Passengers along the Bakerloo line and London Overground are being advised to brace for festive disruptions to journeys as essential railway upgrades will be conducted throughout the lead up to Christmas.
The incumbent engineering works are currently scheduled to take place between Saturday 17th and Friday 23rd December, with Network Rail responsible for the infrastructural project’s delivery.
Geoff Hobbs, director of public transport service planning for TfL, said:
“We’re sorry for any disruption that Network Rail’s essential track renewal work will cause to our customers’ journeys and are working closely with them to minimise the impact. Closures of this type enable work to be carried out which will make customer journeys more reliable in future and are scheduled to take place, where possible, in school holidays when demand on our network is significantly reduced.
“This closure will also be used to carry out improvement works at the stations that are temporarily closed. We advise our customers to use TfL’s Journey Planner or the TfL Go app to plan their journeys in advance during these essential closures.”
These works will be improving the railway across a 20-mile stretch of line throughout North London, delivering major innovative improvements, involving:
- Installing 6,000 modern concrete sleepers in place of wooden ones dating back to the 1950s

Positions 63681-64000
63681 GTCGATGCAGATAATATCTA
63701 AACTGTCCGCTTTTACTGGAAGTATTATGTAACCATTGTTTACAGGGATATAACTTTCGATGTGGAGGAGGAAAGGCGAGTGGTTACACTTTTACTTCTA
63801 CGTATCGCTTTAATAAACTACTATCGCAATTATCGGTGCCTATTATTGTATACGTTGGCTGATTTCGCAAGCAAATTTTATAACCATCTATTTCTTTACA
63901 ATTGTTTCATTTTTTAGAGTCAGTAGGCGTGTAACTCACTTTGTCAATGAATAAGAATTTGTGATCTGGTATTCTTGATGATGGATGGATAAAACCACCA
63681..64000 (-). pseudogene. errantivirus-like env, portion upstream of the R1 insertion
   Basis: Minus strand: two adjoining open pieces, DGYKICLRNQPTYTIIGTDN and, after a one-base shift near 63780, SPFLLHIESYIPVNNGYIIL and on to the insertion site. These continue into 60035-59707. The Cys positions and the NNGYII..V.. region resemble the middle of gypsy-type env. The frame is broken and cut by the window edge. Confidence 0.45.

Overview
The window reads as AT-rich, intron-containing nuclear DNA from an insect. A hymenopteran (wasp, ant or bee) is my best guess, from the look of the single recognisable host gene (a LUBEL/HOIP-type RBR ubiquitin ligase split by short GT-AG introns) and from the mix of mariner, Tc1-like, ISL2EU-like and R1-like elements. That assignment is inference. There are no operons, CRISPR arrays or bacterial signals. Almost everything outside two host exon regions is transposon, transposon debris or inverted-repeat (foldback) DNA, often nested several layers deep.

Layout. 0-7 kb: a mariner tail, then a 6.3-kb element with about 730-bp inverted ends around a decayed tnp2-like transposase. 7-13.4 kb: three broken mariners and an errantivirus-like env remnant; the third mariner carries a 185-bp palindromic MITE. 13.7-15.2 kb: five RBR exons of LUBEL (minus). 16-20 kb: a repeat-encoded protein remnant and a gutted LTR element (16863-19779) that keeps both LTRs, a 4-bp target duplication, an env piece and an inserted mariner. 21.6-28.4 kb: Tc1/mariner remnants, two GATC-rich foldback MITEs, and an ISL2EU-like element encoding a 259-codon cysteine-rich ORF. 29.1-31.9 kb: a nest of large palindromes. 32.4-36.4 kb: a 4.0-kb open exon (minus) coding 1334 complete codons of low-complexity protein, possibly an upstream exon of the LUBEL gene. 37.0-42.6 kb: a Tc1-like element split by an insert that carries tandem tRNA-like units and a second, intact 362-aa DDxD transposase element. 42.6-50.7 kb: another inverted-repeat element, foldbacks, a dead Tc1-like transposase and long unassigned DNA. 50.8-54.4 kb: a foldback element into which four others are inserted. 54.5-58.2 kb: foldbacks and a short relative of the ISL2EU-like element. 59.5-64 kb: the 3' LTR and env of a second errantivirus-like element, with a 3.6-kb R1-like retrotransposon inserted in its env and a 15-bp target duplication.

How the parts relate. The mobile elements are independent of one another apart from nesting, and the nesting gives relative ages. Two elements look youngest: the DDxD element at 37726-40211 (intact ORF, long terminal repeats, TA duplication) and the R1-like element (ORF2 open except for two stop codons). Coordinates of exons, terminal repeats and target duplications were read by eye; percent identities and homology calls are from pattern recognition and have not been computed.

- Upgrading 1.6km of railway drainage between Harlesden and Kenton to prevent future flooding
- Replacing 10km of cabling for signals – traffic lights for trains
- Improvements to 5 stations north of Queen’s Park*
- Station makeovers will include platform resurfacing and roof canopy maintenance
- Upgrading the power supply for Underground and Overground trains
- Demolition of a derelict, railway-locked electricity substation in danger of collapse
The sheer scale of this project will require the Bakerloo line between Queen’s Park and Harrow & Wealdstone and the London Overground between Euston and Watford Junction to closed for its duration.
This closure during consecutive days is necessary for the engineering teams to conduct a plethora of complex procedures concurrently, which would otherwise take years of weekend or overnight working. The 10km signal cable replacement, for example, would be estimated to require 10 years of intermittent workloads, as opposed to this condensed seven-day span.
James Dean, Network Rail’s West Coast South route director, said:
“We know there’s never an ideal time to close the railway, so I’d like to thank passengers for their understanding in advance while we carry out these significant improvements to the Bakerloo line and London Overground.
“I appreciate that doing this essential work over consecutive days will be disruptive for passengers so I’d urge people to keep in mind the line between Euston and Watford will be closed and to check National Rail Enquiries and TfL for alternative public transport options in and out of the capital.”
Next year, the same stretch of railway will be closed for more essential improvements to more stations, track and line side equipment between Saturday 11th and Sunday 19th February.
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